The results are in. We received dozens of responses to our invitation to show us your home boatshops. We saw a great variety of shops, including a hand-hewn log cabin, a refurbished Wisconsin dairy barn, a garage and basement shop in South Africa that utilized two levels, a converted worm barn in Alabama, and much more. Here we present three of our favorites: a free-standing shop, a basement shop, and a garage shop. We hope you’ll enjoy touring these three boatshops and pick up some ideas that will be useful in your own shop, too.

Jake Haar

The Free-standing Shop

Taking inspiration from Norman-style buildings he saw while traveling in northern France, Tim Warden designed this 34′ x 32′ shop and design studio. Warden and his wife, Laurie, built it over the course of two years, working weekends. The wood-heated shop has plenty of elbow room for small-boat building.

The Wardens have dedicated a 32′ x 10′ space (within the shop’s total footprint) as a design studio. This area, which is completely walled off from the rest of the shop, has oil heat, a couple of couches, and two drawing boards. The solid wall keeps the design area dust free and gives it a different personality from that of the workspace; it’s more like a sitting room. Both drawing boards are placed near windows that face northeast, looking out onto a peaceful, wooded glen.

Inside the shop, the tablesaw is placed near the door. That way, when Warden works with long boards, he can get needed space by simply opening the door. To utilize this same efficiency, he keeps his planer on a mobile base.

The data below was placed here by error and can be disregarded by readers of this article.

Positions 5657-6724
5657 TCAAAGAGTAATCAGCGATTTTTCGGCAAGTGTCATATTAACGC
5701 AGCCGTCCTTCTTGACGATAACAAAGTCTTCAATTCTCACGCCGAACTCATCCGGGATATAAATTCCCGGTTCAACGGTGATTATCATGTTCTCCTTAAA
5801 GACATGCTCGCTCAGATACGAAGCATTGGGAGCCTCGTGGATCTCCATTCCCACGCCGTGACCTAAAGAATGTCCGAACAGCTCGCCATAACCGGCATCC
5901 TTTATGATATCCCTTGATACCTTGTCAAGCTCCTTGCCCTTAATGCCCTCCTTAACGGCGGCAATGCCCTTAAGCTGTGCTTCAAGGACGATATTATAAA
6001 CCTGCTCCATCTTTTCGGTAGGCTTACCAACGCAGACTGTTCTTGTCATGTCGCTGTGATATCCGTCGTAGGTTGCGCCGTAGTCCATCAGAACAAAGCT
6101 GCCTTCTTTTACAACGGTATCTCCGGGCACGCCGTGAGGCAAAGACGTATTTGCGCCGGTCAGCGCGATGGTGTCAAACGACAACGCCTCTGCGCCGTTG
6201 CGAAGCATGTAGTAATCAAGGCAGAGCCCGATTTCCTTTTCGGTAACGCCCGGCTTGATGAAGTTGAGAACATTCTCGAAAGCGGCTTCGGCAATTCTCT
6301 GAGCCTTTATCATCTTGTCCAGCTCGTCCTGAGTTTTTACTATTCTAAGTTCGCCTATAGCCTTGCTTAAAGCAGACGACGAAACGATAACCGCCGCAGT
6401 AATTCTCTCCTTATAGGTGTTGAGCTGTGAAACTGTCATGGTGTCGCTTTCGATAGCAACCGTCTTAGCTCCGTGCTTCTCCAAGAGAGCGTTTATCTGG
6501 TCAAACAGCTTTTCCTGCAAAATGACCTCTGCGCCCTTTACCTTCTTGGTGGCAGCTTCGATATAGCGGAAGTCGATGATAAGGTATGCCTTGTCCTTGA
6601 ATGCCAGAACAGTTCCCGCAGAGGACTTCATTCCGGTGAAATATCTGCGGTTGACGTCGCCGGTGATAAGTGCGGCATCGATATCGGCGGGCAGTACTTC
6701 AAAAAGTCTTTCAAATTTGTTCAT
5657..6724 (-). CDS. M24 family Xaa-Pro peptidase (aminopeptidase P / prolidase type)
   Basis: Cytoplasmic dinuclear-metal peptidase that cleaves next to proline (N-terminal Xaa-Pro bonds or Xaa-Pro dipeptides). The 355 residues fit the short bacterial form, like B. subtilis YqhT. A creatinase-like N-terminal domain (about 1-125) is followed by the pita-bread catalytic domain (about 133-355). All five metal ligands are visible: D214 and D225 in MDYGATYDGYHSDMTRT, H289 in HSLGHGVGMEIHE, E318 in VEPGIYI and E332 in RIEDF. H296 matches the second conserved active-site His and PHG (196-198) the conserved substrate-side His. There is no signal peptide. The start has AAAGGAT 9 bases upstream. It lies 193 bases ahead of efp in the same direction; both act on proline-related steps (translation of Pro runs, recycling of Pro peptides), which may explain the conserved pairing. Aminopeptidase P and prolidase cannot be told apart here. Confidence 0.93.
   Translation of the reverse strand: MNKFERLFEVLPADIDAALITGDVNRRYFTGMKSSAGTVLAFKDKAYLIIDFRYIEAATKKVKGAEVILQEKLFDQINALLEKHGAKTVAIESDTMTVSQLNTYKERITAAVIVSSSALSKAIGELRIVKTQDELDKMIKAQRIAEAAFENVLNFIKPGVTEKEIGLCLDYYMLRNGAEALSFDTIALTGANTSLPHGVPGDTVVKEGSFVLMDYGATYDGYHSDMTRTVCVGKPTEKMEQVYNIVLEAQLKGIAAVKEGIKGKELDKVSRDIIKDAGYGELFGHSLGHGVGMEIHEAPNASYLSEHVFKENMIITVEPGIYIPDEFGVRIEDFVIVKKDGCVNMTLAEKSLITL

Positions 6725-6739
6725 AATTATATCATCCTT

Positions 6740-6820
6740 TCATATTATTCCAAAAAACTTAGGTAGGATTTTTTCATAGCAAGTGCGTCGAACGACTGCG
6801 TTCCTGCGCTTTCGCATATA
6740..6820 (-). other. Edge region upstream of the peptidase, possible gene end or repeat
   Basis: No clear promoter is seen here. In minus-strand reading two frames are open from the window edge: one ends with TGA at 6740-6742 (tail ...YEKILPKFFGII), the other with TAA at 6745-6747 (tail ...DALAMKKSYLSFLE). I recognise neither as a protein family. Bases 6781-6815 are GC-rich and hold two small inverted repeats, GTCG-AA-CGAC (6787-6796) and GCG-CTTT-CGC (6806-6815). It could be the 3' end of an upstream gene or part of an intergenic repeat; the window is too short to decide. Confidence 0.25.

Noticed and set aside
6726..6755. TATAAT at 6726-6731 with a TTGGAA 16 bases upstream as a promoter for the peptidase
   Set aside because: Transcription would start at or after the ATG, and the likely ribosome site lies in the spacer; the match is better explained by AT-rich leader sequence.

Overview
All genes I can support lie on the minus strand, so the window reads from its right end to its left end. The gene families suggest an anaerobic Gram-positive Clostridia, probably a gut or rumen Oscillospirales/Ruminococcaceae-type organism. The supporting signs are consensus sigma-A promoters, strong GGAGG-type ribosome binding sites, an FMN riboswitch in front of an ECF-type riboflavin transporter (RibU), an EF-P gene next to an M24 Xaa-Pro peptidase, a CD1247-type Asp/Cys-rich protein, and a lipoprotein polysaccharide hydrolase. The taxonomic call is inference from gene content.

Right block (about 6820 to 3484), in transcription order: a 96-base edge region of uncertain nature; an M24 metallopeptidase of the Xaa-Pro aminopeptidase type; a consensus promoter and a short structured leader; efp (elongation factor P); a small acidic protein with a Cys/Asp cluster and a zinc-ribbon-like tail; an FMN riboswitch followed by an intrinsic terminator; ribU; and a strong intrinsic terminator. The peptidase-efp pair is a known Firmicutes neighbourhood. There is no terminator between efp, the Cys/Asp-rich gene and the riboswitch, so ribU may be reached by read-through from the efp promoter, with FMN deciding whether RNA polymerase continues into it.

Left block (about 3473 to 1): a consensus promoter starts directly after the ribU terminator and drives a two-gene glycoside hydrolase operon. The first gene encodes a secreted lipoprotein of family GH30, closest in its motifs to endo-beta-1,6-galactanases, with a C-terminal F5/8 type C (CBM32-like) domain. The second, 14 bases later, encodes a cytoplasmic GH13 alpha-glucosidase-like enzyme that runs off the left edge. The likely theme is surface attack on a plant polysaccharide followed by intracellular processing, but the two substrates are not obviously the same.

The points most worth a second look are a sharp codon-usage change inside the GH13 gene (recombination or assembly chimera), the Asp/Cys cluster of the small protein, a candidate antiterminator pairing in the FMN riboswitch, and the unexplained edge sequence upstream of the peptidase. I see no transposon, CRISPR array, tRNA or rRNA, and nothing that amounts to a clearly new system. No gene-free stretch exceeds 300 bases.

Tim Warden is a firm believer in the benefits of having a good outfeed table, and his 4′ x 8′ one is a prominent part of the shop. When not used for taking up slack on long boards coming off the tablesaw, it makes a great worktable. He has outfitted its far end with a vise to make the most of it.

Also, there is a 2’x 10′ workbench along the southwest wall. While a boatbuilder’s bench can never be too long, Warden finds this length handy for working on planks, gunwales, and other long pieces. Hand tools and paint are stored in tall cupboards positioned along the wall that is adjacent to the design studio. There is ample space for wood storage under the outfeed table workbench and in the second-floor attic. The attic is also an excellent place for drying lumber.